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Figure.  Trends in Use of Antidepressants, Anxiolytics/Sedatives, Antipsychotics, Mood Stabilizers, and Stimulants by Adults, United States
Trends in Use of Antidepressants, Anxiolytics/Sedatives, Antipsychotics, Mood Stabilizers, and Stimulants by Adults, United States

Data are from the Medical Expenditure Panel Surveys and are presented as annualized percentages. The analysis is limited to persons 18 years or older.

Table 1.  Trends in the Percentage of Adults With Serious Psychological Distressa
Trends in the Percentage of Adults With Serious Psychological Distressa
Table 2.  Trends in Any Outpatient Mental Health Service Use by Adultsa
Trends in Any Outpatient Mental Health Service Use by Adultsa
Table 3.  Trends in Type of Psychotropic Medication Use Classes and Psychotherapy Use by Adultsa
Trends in Type of Psychotropic Medication Use Classes and Psychotherapy Use by Adultsa
Table 4.  Trends in Any Outpatient Mental Health Service Use by Adults by Service Sectora
Trends in Any Outpatient Mental Health Service Use by Adults by Service Sectora
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Original Investigation
November 28, 2018

Trends in Serious Psychological Distress and Outpatient Mental Health Care of US Adults

Author Affiliations
  • 1New York State Psychiatric Institute, Vagelos College of Physicians and Surgeons, Columbia University, New York
  • 2Department of Psychiatry, Vagelos College of Physicians and Surgeons, Columbia University, New York, New York
  • 3School of Social Policy & Practice, University of Pennsylvania, Philadelphia
  • 4National Institute on Drug Abuse, Bethesda, Maryland
JAMA Psychiatry. 2019;76(2):152-161. doi:10.1001/jamapsychiatry.2018.3550
Key Points

Question  How has the percentage of US adults using outpatient mental health care changed in recent years?

Findings  Among 139 862 adult participants from Medical Expenditure Panel Surveys, the percentage of US adults receiving outpatient mental health services increased from 19.08% (2004-2005) to 23.00% (2014-2015). During this period, there was an increase in outpatient mental health service use among adults with serious psychological distress from 54.17% to 68.40% and among adults with less serious or no psychological distress from 17.26% to 21.08%.

Meaning  Analysis of a recent national increase in outpatient mental health service use shows that adults with less serious psychological distress accounted for most of the absolute increase, while those with serious psychological distress experienced a larger relative increase in service use.

Abstract

Importance  Reports of a recent increase in US outpatient mental health care raise questions about whether it has been driven by rising rates of psychological distress and whether mental health treatment has become either more or less focused on people with higher levels of distress.

Objective  To characterize national trends in serious psychological distress and trends in outpatient mental health service use by adults with and without serious psychological distress.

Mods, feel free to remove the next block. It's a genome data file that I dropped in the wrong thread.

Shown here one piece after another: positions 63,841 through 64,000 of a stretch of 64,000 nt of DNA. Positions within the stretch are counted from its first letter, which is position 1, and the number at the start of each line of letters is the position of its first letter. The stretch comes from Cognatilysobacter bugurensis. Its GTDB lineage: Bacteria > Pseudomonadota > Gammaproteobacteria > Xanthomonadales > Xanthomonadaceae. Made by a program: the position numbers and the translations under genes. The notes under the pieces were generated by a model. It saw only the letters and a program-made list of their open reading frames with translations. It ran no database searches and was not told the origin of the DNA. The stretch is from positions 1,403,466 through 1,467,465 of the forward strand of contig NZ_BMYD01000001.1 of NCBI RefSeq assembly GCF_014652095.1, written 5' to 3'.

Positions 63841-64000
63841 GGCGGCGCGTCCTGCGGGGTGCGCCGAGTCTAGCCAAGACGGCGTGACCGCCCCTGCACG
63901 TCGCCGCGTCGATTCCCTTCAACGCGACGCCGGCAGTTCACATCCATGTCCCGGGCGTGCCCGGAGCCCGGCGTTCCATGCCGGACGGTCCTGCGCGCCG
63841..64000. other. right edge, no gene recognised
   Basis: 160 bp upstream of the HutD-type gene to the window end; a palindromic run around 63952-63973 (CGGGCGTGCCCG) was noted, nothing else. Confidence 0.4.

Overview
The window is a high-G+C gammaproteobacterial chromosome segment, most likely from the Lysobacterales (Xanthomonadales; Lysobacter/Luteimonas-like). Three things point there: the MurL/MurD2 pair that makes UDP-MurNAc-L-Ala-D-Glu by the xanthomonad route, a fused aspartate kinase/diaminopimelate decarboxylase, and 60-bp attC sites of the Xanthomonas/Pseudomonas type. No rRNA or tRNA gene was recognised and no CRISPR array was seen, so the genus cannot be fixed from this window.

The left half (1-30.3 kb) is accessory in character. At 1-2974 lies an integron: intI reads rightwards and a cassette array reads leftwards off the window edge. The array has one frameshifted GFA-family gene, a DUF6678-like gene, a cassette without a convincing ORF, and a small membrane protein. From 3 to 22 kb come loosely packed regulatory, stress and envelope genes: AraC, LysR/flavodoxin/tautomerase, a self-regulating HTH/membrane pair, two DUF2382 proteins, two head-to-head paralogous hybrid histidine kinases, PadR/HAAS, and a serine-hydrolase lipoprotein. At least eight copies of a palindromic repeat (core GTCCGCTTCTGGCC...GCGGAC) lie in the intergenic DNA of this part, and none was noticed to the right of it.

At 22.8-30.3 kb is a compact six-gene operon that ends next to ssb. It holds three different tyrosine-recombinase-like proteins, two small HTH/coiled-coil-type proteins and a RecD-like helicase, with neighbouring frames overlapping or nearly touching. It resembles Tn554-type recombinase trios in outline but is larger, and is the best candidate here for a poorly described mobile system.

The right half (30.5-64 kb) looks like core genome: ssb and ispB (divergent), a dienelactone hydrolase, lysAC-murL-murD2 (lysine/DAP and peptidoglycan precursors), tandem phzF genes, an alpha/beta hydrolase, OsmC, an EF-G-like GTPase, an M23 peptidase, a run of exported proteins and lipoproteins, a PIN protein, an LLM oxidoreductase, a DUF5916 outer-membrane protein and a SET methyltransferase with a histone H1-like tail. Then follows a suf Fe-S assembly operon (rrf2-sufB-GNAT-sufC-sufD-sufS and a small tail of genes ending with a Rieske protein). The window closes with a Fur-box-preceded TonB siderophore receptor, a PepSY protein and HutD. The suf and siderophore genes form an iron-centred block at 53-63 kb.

Design, Setting, and Participants  The 2004-2005, 2009-2010, and 2014-2015 Medical Expenditure Panel Surveys (MEPS) were nationally representative surveys taken in US households. The analysis was limited to participants 18 years or older. Dates of this analysis were February 2018 to April 2018.

Main Outcomes and Measures  Annual national trends in the percentages of adults with serious psychological distress (Kessler 6 scale score ≥13), outpatient mental health service use (outpatient visit with a mental disorder diagnosis, psychotherapy visit, or psychotropic medication), and type of psychotropic medication use (antidepressants, anxiolytics/sedatives, antipsychotics, mood stabilizers, and stimulants). Age- and sex-adjusted odds ratios of the associations of survey period with the odds of serious psychological distress, outpatient mental health service use, and outpatient mental health service use were stratified by level of psychological distress.

Results  The analysis involved 139 862 adult participants from the 2004-2005, 2009-2010, and 2014-2015 MEPS, including 51.67% women, 48.33% men, 67.11% white adults, and 32.89% nonwhite adults, with an overall mean (SE) age of 46.41 (0.14) years. Serious psychological distress declined overall from 4.82% (2004-2005) to 3.71% (2014-2015), including significant declines among young (3.94% to 3.07%), middle-aged (5.52% to 4.36%), and older adults (5.24% to 3.79%); men (3.94% to 3.09%) and women (5.64% to 4.29%); and major racial/ethnic groups (white, 4.52% to 3.82%; African American, 5.12% to 3.64%; Hispanic, 6.03% to 3.55%; and other, 5.22% to 3.26%). Overall, the percentage of adults receiving any outpatient mental health service increased from 19.08% (2004-2005) to 23.00% (2014-2015) (adjusted odds ratio, 1.25; 95% CI, 1.17-1.34). Although the proportionate increase in outpatient mental health service use for adults with serious psychological distress (54.17% to 68.40%) was larger than that for adults with less serious or no psychological distress (17.26% to 21.08%), the absolute increase in outpatient mental health service use was almost completely the result of growth in outpatient mental health service use by individuals with less serious or no psychological distress.